Toby Davis

Painting the hidden beauty in cities.

Natalie Hollingshead Mar 1, 2017

Last year artist Toby Davis retired a pair of Nike shoes in Paris. In 2016 those shoes traveled the streets of his hometown of Boise, plus Chicago, Salt Lake City, Portland, San Francisco, Los Angeles, New York and London. By the end of his Paris trip, the globetrotting shoes were completely spent — no tread, rips down the sides. “I decided that they should get to retire and spend the rest of their lives in Paris, and I left them there,” Davis says.

But Davis didn’t leave Paris, or any of his destinations, empty-handed. He returned with hundreds of digital photos to use as inspiration for his oil paintings. Every painting begins with a week-long scouting trip and days spent walking city streets, snapping photos of everything that catches his eye.

“I love to travel and see new places and new cultures,” Davis says. “Those scenes always inspire me to paint them. When I experience something beautiful, I want other people to see and experience it too. I’m always looking for the hidden beauty that might get overlooked in everyday scenes.”

From Country to City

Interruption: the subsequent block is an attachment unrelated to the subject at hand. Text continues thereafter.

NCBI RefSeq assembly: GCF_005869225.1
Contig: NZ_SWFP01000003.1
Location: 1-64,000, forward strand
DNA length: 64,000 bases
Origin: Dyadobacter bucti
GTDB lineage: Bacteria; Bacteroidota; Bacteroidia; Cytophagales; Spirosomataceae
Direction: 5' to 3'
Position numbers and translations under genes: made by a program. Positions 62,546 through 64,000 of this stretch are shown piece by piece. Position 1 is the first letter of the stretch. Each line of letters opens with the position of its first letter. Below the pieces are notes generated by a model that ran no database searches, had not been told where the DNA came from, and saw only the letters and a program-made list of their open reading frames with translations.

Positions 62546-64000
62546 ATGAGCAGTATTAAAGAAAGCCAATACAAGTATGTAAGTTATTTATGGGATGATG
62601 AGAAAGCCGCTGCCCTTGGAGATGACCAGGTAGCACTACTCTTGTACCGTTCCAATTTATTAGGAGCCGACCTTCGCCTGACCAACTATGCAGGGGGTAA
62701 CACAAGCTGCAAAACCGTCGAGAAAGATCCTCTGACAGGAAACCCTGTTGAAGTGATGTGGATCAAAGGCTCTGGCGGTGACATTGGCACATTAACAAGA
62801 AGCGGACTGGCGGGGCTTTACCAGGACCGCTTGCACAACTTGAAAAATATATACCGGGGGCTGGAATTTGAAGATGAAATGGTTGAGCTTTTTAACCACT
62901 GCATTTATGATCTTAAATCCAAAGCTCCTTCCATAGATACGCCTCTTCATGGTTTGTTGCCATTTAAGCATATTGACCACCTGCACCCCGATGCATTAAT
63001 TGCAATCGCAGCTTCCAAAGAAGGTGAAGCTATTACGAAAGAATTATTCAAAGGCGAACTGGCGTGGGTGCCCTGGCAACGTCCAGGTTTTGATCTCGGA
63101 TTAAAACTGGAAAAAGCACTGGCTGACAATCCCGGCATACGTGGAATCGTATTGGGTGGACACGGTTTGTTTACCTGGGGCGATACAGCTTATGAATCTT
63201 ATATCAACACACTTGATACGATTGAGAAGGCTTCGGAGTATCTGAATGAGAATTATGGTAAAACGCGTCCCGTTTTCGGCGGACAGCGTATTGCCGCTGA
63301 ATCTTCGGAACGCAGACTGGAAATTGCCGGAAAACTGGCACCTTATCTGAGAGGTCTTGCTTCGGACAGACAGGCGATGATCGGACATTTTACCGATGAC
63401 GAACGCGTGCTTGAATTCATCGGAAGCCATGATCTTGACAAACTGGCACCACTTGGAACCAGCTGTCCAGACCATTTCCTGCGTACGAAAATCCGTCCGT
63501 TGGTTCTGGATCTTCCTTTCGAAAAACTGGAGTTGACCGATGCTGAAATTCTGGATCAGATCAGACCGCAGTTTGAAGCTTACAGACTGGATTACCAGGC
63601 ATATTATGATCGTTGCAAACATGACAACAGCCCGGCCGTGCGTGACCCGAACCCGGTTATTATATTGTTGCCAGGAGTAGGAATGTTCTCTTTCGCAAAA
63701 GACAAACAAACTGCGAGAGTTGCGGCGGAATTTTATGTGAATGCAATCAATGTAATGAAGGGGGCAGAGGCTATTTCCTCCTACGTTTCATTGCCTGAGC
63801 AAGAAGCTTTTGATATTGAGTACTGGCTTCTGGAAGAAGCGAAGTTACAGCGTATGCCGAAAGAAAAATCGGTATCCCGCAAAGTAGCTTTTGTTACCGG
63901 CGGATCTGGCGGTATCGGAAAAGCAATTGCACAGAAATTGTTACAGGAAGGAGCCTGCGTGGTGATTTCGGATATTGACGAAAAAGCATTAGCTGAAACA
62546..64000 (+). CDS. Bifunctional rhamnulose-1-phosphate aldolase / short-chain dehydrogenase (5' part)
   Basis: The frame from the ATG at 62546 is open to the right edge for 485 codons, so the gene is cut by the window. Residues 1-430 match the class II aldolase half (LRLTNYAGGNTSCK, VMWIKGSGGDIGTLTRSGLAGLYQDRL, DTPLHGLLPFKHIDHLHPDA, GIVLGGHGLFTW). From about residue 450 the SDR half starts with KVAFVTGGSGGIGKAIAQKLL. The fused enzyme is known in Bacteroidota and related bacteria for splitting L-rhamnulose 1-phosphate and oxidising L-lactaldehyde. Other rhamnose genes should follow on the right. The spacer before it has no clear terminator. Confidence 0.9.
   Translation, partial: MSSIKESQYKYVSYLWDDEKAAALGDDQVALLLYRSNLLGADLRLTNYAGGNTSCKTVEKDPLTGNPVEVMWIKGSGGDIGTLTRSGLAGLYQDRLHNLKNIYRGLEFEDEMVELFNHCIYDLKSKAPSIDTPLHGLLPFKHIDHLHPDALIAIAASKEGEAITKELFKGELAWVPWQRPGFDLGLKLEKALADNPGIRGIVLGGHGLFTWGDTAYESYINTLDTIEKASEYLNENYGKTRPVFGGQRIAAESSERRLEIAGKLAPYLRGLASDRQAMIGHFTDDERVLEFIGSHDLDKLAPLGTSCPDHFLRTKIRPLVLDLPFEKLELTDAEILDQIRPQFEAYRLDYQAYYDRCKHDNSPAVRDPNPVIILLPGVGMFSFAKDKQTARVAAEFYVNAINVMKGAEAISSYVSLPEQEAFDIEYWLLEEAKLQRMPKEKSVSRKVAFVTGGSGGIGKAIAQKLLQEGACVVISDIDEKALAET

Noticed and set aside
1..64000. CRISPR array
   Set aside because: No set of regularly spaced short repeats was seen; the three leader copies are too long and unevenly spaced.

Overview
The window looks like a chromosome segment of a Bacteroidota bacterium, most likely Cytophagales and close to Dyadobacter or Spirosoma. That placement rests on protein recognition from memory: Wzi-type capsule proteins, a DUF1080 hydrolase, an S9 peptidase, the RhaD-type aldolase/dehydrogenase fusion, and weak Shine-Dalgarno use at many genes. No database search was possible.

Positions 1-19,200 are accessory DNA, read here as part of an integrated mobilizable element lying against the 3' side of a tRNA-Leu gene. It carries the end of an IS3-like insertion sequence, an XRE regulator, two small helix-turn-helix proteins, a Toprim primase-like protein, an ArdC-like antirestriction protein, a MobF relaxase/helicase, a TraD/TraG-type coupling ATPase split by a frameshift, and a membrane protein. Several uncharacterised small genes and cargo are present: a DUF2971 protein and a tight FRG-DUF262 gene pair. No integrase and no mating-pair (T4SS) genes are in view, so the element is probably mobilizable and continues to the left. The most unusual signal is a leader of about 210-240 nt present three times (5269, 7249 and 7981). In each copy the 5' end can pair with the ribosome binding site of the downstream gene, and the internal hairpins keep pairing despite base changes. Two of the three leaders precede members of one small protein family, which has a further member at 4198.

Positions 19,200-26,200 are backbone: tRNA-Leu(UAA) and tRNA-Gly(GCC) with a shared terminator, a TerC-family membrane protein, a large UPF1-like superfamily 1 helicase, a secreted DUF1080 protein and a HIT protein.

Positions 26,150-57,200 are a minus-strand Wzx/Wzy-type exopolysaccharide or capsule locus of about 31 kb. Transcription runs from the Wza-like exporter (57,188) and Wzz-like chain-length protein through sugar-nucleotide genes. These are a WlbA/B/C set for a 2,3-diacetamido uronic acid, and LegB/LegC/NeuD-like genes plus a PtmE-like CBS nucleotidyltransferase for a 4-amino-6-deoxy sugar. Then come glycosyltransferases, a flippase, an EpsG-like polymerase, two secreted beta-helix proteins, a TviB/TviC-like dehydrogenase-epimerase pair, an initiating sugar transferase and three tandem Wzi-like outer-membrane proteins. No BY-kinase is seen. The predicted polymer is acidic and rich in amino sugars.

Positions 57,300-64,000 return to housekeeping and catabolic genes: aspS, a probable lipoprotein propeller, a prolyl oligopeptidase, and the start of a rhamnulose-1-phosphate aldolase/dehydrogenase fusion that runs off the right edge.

Cityscapes are Davis’s primary focus as a painter — a little ironic, the artist admits, for someone who grew up in rural Idaho. “Drawing and doodling came along as part of finding something to do in the middle of nowhere,” he says. “I think a lot of creativity is developed when you have to entertain yourself as a kid.”

In the 1990s, Davis began oil painting as a way to relax and escape a career in retail management. Self-taught at first, Davis eventually finished a fine art degree at Boise State University.

“I was a stay-at-home father and pursued my degree in art because it was something that I was good at and something I thought I could do while raising my family,” Davis says. “Eventually, my boys grew up, and I got the chance to jump in full time about two and half years ago.”

The Work of Art

Davis got his first big break only months after starting as a professional artist. In 2015, he was selected by Idaho Power to paint two large commissioned paintings for the company’s 100th anniversary. That honor gave Davis the confidence to keep going in a highly competitive field.

“I still feel like every sell, every show that I’m accepted in, and every accolade is like a big break,” Davis says.

The business and marketing side of his creative endeavors requires at least as much time as producing the art itself. Davis displays in traditional galleries but also uses social media, his website, and online galleries to sell his paintings.

“I will admit that this is a lot harder than I thought it would be when I started, but I haven’t yet been seriously tempted to quit,” he says. “I think when you get a chance to do what is in your heart you know you’re supposed to be doing, that helps to get you over the bad times.”

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